In preparation for the next Ludum Dare, I’ve playing around with Unity for the past few months and there’s something I’d like to share with other aspiring game developers.

My previous Ludum Dare games where created in Flash, and while I was somewhat happy with my coding effort, the games didn’t have any audio. I decided to make things different next time, and have some simple audio feedback on whatever I built.

To get myself acclimated with the language, I decided to port Thomas Vian’s as3sfxr to Unity. What’s as3sfxr, you ask?

This short video from Flash on the Beach 2010 has a great explanation. In a nutshell, however, sfxr is an engine for dynamic generation of game-like audio effects. Thomas ported Tomas Pettersson’s original sfxr to ActionScript, creating a nice API for dynamic audio generation. This API was the basis for usfxr – and really, much of the code in usfxr is a direct translation of as3sfxr, albeit in a more C#-friendly, Unity-happy way.

In practice, what does usfxr do, though? It allows you to publish a game with no static audio assets (all effects are defined by a parameter string), and to generate small variations of the same audio in real time, thus making the audio playback a bit more colorful.

Code for a normal audio effect looks like this:

SfxrSynth synth = new SfxrSynth();

While “mutated” versions of the audio can be played like so:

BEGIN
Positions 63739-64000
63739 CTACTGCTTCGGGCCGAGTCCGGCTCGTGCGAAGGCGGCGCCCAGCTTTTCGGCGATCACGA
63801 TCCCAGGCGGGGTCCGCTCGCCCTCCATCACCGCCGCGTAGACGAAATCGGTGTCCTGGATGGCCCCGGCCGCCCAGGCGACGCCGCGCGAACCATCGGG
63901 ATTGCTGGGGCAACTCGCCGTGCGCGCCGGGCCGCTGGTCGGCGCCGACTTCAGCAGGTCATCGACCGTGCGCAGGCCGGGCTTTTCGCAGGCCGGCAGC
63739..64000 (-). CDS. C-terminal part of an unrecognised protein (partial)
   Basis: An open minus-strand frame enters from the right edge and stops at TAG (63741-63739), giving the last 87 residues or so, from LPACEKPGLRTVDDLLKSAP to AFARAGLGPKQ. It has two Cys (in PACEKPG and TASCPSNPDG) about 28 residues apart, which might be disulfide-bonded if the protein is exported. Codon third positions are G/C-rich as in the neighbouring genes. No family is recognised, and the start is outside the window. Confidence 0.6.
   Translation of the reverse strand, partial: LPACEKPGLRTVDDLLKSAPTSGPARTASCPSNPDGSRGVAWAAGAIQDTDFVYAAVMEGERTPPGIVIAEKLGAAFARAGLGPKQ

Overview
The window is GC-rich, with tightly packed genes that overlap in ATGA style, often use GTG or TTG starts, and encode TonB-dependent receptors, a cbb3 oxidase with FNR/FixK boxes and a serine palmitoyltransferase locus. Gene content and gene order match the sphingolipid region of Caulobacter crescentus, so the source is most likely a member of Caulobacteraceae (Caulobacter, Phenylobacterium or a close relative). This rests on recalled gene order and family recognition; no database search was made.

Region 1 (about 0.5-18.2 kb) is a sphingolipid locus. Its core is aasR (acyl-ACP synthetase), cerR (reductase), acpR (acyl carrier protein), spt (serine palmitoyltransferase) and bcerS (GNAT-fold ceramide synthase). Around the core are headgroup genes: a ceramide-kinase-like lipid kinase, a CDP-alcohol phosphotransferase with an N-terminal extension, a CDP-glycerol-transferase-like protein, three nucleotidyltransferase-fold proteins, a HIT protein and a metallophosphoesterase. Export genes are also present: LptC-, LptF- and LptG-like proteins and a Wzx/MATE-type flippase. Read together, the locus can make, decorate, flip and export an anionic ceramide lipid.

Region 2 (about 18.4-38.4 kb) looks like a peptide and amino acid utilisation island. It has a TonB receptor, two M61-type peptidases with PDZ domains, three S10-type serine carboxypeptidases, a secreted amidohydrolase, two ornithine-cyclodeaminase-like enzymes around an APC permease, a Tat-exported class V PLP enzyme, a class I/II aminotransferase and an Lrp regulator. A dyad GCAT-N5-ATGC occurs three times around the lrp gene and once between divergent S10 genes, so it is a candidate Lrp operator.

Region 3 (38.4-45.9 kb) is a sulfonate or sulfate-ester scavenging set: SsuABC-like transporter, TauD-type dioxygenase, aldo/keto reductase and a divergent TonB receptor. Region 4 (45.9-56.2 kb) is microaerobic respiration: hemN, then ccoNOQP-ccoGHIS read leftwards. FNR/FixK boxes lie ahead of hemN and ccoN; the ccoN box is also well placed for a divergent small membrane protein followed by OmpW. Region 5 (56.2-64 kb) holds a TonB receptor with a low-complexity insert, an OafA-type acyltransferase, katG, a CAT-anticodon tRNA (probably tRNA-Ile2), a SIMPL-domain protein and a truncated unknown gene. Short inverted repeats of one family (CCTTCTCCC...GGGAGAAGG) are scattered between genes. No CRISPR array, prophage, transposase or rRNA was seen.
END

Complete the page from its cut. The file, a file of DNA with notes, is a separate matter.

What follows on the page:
The library is a pure code port, with no GUI whatsoever (you can generate audio strings in as3sfxr‘s GUI, copy it, come back to your C# code, and paste the string). Other than that, the biggest difference is that audio data is (almost) always generated on a separate thread, so the need for pre-emptive caching is diminished.

I have an example of usfxr in action in a (terrible-looking) Shmup example (requires Unity web player):

usfxr SpaceGame example

The full code is available on GitHub. I’ll probably fix a few more things – mainly write proper documentation, add a different sample, and maybe make it faster – but overall it’s working. And obviously, I’ll be using it on Ludum Dare this weekend.

Some input would be welcomed, of course – I’m not a experienced Unity developer.

This post is a shortened version of something I’ve originally published on my own website.

4 Responses to “Introducing usfxr: generate audio effects dynamically inside Unity games”

  1. jonbro says:

    whoa, this is cool, thanks for doing this! I wish just wishing for something like this, using cfxr on my computer is a bit slow, and the workflow of copying things into unity isn’t the fastest.

  2. rylgh says:

    Thanks so much for this!
    as3sfxr keeps giving me errors so I made an edit to cfxr to make it paste sound data in the format that usfxr wants. Not sure if anyone else would be interested in that but if so I can upload it somewhere.

    • zeh says:

      If you publish it anywhere, let me know through email (zeh at and I’ll add to the page’s readme (or just do an edit and a pull request). In theory any sfxr-like string should work, so there’s a bunch of variants that can be used. I think bxfr works too, but I think the author did some changes/additions to the parameters (I’m not sure).

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